Arab ministers meeting in Cairo including Syria and Saudi Arabia "have accepted the invitation to attend the Annapolis conference on a ministerial level," according to a final statement from the ministers.
The ministers had sent an urgent letter to the United States asking it to "explicitly" include the issue of the Israeli-occupied Golan Heights on the agenda for the talks in Annapolis, near Washington, on Tuesday.
The US is seeking as wide an Arab participation as possible at the conference, aimed at kick-starting peace talks after seven years of stalemate, and the involvement of states such as Syria and Saudi Arabia is seen as crucial.
"US Secretary of State Condoleezza Rice has promised a positive response to the request and if we receive a formal positive response, Syria will attend," Syrian Foreign Minister Walid Moallem told a news conference in Cairo.
President Bashar al-Assad has said Damascus will stay away unless the broader Arab-Israeli conflict is up for discussion, including the Golan, the strategic plateau which Israel has occupied since 1967.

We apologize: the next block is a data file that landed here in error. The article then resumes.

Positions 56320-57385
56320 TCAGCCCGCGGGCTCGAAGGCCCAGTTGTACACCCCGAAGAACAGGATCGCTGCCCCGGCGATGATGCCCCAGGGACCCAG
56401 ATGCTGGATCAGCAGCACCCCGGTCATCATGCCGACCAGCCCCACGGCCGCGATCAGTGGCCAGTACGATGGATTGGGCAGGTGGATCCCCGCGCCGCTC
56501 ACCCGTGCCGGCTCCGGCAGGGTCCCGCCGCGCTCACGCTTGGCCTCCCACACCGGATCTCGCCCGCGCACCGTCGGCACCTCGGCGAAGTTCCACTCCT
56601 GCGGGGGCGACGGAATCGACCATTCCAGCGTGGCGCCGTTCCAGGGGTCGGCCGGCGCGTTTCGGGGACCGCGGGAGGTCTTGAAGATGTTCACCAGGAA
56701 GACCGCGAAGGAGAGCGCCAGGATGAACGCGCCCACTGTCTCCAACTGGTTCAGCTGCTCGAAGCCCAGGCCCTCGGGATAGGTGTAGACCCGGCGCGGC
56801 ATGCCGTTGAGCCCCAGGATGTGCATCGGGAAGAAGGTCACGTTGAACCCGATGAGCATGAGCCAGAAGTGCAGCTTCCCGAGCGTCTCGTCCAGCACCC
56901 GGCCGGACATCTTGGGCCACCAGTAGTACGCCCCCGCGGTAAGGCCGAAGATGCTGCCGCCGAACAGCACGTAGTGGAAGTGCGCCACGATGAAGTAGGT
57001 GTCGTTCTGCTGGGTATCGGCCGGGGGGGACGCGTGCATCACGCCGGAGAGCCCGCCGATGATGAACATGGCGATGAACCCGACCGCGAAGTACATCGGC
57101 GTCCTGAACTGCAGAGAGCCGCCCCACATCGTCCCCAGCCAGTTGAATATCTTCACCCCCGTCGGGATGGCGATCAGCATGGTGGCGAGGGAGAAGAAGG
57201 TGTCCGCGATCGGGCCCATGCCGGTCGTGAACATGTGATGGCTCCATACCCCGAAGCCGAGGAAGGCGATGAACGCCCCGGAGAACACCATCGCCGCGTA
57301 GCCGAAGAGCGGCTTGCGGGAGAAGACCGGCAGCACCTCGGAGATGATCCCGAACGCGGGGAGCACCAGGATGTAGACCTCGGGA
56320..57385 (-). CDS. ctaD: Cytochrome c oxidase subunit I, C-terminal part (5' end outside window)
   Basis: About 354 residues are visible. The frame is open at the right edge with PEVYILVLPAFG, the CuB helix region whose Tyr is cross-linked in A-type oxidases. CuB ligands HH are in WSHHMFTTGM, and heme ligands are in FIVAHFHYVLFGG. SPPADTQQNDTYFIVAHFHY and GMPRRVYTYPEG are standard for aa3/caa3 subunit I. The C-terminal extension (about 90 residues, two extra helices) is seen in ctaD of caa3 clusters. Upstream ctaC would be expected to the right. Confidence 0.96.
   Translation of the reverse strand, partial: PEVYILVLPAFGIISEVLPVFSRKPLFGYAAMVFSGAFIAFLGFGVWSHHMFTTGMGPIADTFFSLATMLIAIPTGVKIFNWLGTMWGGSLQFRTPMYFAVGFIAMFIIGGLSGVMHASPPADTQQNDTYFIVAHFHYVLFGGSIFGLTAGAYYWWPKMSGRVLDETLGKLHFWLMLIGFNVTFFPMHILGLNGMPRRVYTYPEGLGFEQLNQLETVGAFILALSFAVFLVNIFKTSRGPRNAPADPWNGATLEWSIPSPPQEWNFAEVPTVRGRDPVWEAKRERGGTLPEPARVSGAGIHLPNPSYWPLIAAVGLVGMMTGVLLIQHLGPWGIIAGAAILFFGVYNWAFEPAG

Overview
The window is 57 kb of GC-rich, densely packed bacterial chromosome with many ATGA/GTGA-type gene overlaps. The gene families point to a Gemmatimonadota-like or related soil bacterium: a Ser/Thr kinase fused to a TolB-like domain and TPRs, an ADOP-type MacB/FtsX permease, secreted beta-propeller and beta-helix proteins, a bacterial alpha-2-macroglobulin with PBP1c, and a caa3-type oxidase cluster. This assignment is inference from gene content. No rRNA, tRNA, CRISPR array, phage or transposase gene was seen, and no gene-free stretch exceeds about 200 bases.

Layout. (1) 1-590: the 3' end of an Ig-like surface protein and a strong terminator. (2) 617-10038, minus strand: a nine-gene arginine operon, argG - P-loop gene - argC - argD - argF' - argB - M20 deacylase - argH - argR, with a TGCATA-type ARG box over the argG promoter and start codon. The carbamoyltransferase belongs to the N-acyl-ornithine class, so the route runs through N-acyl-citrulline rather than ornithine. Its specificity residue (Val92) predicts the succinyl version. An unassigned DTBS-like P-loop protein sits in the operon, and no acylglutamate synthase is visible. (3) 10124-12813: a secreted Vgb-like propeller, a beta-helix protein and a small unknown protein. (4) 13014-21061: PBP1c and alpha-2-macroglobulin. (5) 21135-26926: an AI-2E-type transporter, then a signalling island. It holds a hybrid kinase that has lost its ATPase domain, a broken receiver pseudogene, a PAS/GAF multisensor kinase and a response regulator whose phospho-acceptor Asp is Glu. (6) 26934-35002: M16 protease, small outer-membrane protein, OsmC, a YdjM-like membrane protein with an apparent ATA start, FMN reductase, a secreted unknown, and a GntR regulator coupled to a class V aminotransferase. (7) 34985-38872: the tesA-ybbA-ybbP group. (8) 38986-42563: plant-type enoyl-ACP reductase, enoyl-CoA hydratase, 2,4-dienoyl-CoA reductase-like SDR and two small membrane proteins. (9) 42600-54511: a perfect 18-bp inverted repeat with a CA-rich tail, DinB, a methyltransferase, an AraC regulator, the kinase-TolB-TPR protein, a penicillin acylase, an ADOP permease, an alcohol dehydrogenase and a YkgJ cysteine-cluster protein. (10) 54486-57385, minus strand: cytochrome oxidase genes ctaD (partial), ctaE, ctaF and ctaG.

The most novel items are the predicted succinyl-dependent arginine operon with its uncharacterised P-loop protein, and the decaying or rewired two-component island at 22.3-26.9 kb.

Israel welcomed the Arab decision, with foreign ministry spokesman Mark Regev saying "any step by the Arab world to support the process of Israeli-Palestinian reconciliation is a positive step.
"We hope to see an Arab contribution to this process and it is clear that peace will require significant steps from Israel as well as from the Arab world."
Palestinian president Mahmoud Abbas, who has held a series of meetings with Israeli Prime Minister Ehud Olmert to try to draw up a joint document for the US meeting, urged the Arab ministers to seize the "historic opportunity."
"The Annapolis conference is a historic opportunity which we must make the most of and benefit from," he said.
But some Arab states are sceptical about the chances of any concrete developments at Annapolis, and opinion polls published this week showed that most Israelis and Palestinians do not think it will succeed.
Olmert warned in comments published on Friday that a failure of efforts to find a peace deal with the Palestinians would have "deadly" results for the Jewish state.
"It will result in Hamas taking over Judea and Samaria [the occupied West Bank], to a weakening or even the disappearance of the moderate Palestinians," Mr Olmert was quoted as saying by the Haaretz newspaper.
"Unless a political horizon can be found, the results will be deadly." © 2007 Australian Broadcasting Corporation